MARSEILLE, France (Reuters) - Midfielder Paul Pogba and forward Antoine Griezmann gave the best possible response after they were left out of the starting lineup for France’s 2-0 win over Albania on Wednesday.
Pogba came on at halftime and immediately injected new life into a French midfield that had struggled to create chances against the sort of well-organised, compact team which has been typical of the so-called minnows at Euro 2016.
Griezmann, brought on midway through the second half, went one better when he ended 90 minutes of stubborn Albanian resistance by heading the first French goal.
If France coach Didier Deschamps wanted to see how his team would cope without the pair, who both disappointed in their opening 2-1 win over Romania, then he did not have to wait long for the answer.
France barely created a clearcut chance in a poor first-half and were jeered off at the break.
Pogba has struggled to recreate the impact he has with Juventus when he plays for the national team while Griezmann may be suffering the after effects of a long, exhausting season at Atletico Madrid under the demanding leadership of Diego Simeone.
Nobody, however, had expected either player to be left out altogether and there were more than a few raised eyebrows when both were missing from the starting lineup.
Had Deschamps simply decided that he could afford to rest them against the Euro 2016 debutantes?
Or was he about to join the long list of national team coaches who, for whatever reason, have felt they can dispense with some of their country’s top players?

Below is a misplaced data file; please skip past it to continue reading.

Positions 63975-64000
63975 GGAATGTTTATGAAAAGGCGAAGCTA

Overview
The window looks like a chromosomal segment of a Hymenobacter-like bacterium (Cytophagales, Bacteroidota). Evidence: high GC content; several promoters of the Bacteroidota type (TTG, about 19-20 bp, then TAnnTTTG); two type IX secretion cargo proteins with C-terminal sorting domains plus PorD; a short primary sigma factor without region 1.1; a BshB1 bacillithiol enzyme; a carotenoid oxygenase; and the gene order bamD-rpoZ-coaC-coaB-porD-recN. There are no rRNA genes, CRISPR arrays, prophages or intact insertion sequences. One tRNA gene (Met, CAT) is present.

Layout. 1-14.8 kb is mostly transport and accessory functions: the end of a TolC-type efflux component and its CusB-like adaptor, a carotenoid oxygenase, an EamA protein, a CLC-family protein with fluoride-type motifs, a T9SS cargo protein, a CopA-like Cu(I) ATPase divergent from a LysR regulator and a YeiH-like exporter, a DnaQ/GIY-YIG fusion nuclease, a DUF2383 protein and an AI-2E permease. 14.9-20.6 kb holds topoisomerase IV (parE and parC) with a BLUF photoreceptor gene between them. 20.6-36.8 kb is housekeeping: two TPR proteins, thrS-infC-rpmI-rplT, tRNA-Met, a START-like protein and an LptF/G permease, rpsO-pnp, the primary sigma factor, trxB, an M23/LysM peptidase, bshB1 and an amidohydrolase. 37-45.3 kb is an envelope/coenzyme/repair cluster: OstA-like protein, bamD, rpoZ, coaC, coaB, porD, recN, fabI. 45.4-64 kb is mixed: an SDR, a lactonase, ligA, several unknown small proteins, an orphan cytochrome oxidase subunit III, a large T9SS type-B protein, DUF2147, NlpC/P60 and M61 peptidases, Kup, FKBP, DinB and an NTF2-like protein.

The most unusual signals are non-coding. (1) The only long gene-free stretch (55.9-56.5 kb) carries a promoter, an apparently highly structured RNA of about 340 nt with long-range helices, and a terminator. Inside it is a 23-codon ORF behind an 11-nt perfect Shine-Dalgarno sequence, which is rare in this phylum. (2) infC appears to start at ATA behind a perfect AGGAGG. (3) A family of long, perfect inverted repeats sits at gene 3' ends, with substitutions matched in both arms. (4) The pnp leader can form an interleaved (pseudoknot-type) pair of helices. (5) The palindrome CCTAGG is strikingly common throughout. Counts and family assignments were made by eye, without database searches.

Whatever the motive, it did not pay off.
Deschamps himself agreed that the two had made the difference.
“We didn’t do enough in the first half but the second half was a lot better. The players who came on made a difference,” he said.
Griezmann said: “The coach told me before the match that I would not start and I was determined to help the team the best I could when I came on.
“That goal will help me a lot. What I have to do is concentrate on working close to the box because that’s where I’m the most dangerous.”
For Euro debutantes Albania, the match was the second harsh lesson in the realities of major tournaments and left them without a point or a goal scored.
Against Switzerland on Saturday, a goalkeeping error, a first-half sending-off and two bad misses cost them at least a point as they lost 1-0.
They seemed to have weathered the French storm on Wednesday until a momentary loss of concentration cost them again.
Writing by Brian Homewood in Nice; additional reporting by Patrick Vignal in Paris; Editing by Toby Davis